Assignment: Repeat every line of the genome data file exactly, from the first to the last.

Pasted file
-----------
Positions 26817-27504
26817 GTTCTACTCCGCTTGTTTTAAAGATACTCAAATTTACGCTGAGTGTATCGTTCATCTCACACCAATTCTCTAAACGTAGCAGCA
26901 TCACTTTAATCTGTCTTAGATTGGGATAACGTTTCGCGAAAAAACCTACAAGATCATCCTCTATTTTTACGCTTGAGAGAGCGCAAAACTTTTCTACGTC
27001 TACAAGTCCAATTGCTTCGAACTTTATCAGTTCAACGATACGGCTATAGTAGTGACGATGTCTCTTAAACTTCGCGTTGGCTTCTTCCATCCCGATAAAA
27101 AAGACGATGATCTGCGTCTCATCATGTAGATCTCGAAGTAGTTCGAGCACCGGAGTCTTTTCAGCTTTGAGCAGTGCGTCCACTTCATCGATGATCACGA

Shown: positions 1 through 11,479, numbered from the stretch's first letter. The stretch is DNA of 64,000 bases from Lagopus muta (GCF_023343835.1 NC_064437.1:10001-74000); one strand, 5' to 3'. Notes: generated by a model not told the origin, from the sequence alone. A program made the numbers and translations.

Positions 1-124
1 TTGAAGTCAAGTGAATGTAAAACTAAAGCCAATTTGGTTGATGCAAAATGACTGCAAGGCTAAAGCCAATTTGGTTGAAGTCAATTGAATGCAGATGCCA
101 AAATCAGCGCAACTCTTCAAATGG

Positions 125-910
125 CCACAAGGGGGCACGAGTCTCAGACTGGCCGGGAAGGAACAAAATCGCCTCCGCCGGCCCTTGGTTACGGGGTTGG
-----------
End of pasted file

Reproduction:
Positions 26817-27504
26817 GTTCTACTCCGCTTGTTTTAAAGATACTCAAATTTACGCTGAGTGTATCGTTCATCTCACACCAATTCTCTAAACGTAGCAGCA
26901 TCACTTTAATCTGTCTTAGATTGGGATAACGTTTCGCGAAAAAACCTACAAGATCATCCTCTATTTTTACGCTTGAGAGAGCGCAAAACTTTTCTACGTC
27001 TACAAGTCCAATTGCTTCGAACTTTATCAGTTCAACGATACGGCTATAGTAGTGACGATGTCTCTTAAACTTCGCGTTGGCTTCTTCCATCCCGATAAAA
27101 AAGACGATGATCTGCGTCTCATCATGTAGATCTCGAAGTAGTTCGAGCACCGGAGTCTTTTCAGCTTTGAGCAGTGCGTCCACTTCATCGATGATCACGA

Shown: positions 1 through 11,479, numbered from the stretch's first letter. The stretch is DNA of 64,000 bases from Lagopus muta (GCF_023343835.1 NC_064437.1:10001-74000); one strand, 5' to 3'. Notes: generated by a model not told the origin, from the sequence alone. A program made the numbers and translations.

Positions 1-124
1 TTGAAGTCAAGTGAATGTAAAACTAAAGCCAATTTGGTTGATGCAAAATGACTGCAAGGCTAAAGCCAATTTGGTTGAAGTCAATTGAATGCAGATGCCA
101 AAATCAGCGCAACTCTTCAAATGG

Positions 125-910
125 CCACAAGGGGGCACGAGTCTCAGACTGGCCGGGAAGGAACAAAATCGCCTCCGCCGGCCCTTGGTTACGGGGTTGG